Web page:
Triassic, Northern Ireland

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Mitchell, W I (ed.). 2004. The geology of Northern Ireland-our natural foundation. Geological Survey of Northern Ireland, Belfast.

W I Mitchell

Introduction

Position of the continents in the Early Triassic (c. 250Ma (1)) (P947845)
Distribution of Permian, Triassic and Jurassic rocks in northeast Northern Ireland. (P947841)
Litho- and chronostratigraphy of the Permian, Triassic and Jurassic rocks. (P947937)

The supercontinent of Pangea continued to exist into the Triassic (P947845) [1]. Triassic rocks in Northern Ireland (P947841) overstep the Permian basin margins and rest unconformably on older basement including the Dalradian and the early Palaeozoic rocks of the Southern Uplands-Down-Longford Terrane. Sedimentation appears to have been continuous across the Permian system boundary but the rocks are undated. Thus, for convenience, the base of the Triassic is equated with the base of the Sherwood Sandstone Group (P947937). The Triassic rocks are divided into the Sherwood Sandstone Group (formerly the ‘Bunter Sandstone’), the Mercia Mudstone Group (formerly the ‘Keuper Marl’) and the Penarth Group (formerly the ‘Rhaetic’). The latter is succeeded conformably by the Waterloo Mudstone Formation which, although largely Early Jurassic, is latest Triassic at the base.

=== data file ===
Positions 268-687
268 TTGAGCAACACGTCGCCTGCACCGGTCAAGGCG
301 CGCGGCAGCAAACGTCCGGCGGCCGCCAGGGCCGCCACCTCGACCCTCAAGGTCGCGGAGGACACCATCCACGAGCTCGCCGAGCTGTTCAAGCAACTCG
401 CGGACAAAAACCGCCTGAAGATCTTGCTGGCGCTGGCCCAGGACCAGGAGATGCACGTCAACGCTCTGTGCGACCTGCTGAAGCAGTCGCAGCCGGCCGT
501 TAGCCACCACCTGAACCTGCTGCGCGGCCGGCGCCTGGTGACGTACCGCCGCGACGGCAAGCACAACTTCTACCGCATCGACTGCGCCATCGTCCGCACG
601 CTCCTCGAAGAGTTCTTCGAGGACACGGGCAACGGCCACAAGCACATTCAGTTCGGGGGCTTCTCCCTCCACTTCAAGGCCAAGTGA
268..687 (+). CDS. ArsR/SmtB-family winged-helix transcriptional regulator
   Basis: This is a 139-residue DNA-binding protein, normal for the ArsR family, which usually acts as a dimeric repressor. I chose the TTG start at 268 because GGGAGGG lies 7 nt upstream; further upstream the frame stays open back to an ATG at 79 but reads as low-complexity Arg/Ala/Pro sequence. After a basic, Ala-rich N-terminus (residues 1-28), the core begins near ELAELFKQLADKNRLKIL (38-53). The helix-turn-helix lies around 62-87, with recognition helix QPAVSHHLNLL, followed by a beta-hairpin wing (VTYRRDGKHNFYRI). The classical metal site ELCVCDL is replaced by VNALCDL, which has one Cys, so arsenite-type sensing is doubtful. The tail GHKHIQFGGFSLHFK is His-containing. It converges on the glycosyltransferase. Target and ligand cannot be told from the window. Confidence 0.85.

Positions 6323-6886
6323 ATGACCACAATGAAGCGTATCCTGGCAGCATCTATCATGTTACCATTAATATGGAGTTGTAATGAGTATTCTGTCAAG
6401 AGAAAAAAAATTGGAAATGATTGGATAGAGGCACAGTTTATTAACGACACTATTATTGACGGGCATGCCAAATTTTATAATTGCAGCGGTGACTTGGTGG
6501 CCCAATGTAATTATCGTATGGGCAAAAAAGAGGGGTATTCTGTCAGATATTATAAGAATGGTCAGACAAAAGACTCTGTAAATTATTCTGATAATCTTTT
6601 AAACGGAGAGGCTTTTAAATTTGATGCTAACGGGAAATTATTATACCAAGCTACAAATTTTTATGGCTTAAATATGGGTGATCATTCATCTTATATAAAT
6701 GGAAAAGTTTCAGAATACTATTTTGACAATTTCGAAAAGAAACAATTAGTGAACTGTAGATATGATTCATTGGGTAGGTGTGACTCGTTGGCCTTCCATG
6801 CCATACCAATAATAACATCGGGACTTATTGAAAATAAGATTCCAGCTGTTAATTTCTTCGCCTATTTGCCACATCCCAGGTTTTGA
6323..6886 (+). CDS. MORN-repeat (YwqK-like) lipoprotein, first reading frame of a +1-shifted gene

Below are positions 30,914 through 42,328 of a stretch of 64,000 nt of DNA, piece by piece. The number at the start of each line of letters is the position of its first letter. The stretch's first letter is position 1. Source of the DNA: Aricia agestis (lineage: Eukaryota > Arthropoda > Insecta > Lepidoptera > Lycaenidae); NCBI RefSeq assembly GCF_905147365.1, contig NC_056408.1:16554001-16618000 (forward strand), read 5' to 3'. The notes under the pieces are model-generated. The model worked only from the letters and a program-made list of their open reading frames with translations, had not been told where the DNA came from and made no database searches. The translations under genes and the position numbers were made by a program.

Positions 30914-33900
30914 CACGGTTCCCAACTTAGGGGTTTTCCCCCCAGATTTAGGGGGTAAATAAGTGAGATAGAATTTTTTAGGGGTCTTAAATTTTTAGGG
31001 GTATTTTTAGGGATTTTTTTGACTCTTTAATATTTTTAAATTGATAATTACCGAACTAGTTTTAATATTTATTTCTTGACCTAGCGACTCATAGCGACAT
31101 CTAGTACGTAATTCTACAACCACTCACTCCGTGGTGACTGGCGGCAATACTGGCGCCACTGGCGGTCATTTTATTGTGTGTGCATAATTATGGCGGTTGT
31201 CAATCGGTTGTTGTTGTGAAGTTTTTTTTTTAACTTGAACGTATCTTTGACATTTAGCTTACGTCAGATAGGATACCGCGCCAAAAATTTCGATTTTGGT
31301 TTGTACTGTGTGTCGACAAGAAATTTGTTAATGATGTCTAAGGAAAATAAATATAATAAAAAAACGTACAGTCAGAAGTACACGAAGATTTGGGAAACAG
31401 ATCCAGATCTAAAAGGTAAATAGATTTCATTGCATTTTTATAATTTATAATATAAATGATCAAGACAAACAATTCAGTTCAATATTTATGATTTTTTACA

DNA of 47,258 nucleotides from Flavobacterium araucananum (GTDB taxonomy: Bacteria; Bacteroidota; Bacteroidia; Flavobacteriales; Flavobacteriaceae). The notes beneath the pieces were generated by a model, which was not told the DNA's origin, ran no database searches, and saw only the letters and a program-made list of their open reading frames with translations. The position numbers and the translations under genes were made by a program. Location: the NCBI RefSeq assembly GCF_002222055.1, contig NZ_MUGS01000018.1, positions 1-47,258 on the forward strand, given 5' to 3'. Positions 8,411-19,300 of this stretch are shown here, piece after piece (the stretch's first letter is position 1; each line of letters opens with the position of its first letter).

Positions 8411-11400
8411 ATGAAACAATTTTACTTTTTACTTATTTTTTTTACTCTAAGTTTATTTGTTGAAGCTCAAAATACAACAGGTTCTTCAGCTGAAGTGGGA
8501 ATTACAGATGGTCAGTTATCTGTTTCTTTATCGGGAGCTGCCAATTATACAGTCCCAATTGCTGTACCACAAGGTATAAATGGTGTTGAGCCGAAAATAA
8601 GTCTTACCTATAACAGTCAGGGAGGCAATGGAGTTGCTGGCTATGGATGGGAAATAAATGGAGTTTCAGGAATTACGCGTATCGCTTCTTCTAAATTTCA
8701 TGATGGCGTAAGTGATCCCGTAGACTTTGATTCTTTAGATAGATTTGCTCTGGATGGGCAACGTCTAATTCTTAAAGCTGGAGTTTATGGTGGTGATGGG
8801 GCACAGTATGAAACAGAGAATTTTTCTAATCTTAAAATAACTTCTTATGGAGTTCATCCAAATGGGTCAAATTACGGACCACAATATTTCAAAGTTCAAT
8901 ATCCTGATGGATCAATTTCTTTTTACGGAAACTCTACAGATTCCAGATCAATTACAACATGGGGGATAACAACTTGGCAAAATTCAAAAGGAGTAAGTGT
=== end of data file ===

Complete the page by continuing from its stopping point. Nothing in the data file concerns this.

Sherwood Sandstone Group
Mercia Mudstone Group
Depositional environment and tectono-depositional model for the Triassic in Northern Ireland

Reference

  1. Osborne, R, and Tarling, D H. 1995. The Historical Atlas of the Earth (A Visual Exploration of the Earth’s Physical Past). Viking. Penguin Books Ltd., London.